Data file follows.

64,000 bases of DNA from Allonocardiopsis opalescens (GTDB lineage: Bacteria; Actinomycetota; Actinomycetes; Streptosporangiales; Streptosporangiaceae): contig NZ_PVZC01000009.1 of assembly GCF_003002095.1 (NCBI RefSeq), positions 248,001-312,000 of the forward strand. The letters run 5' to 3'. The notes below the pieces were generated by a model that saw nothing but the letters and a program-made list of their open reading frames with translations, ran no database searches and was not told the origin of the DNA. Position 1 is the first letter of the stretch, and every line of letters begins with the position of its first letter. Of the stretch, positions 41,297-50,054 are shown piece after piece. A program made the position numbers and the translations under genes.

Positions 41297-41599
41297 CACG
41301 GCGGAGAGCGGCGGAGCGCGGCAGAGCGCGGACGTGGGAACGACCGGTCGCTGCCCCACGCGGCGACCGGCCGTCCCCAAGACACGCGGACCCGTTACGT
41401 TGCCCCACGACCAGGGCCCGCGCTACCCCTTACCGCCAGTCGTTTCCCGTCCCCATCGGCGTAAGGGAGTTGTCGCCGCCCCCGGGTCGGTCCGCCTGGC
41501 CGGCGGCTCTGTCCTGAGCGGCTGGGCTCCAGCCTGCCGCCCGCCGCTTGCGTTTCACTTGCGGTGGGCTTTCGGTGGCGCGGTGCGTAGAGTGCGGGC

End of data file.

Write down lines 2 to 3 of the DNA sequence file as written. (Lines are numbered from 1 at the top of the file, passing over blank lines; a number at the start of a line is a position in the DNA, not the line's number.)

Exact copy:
Positions 41297-41599
41297 CACG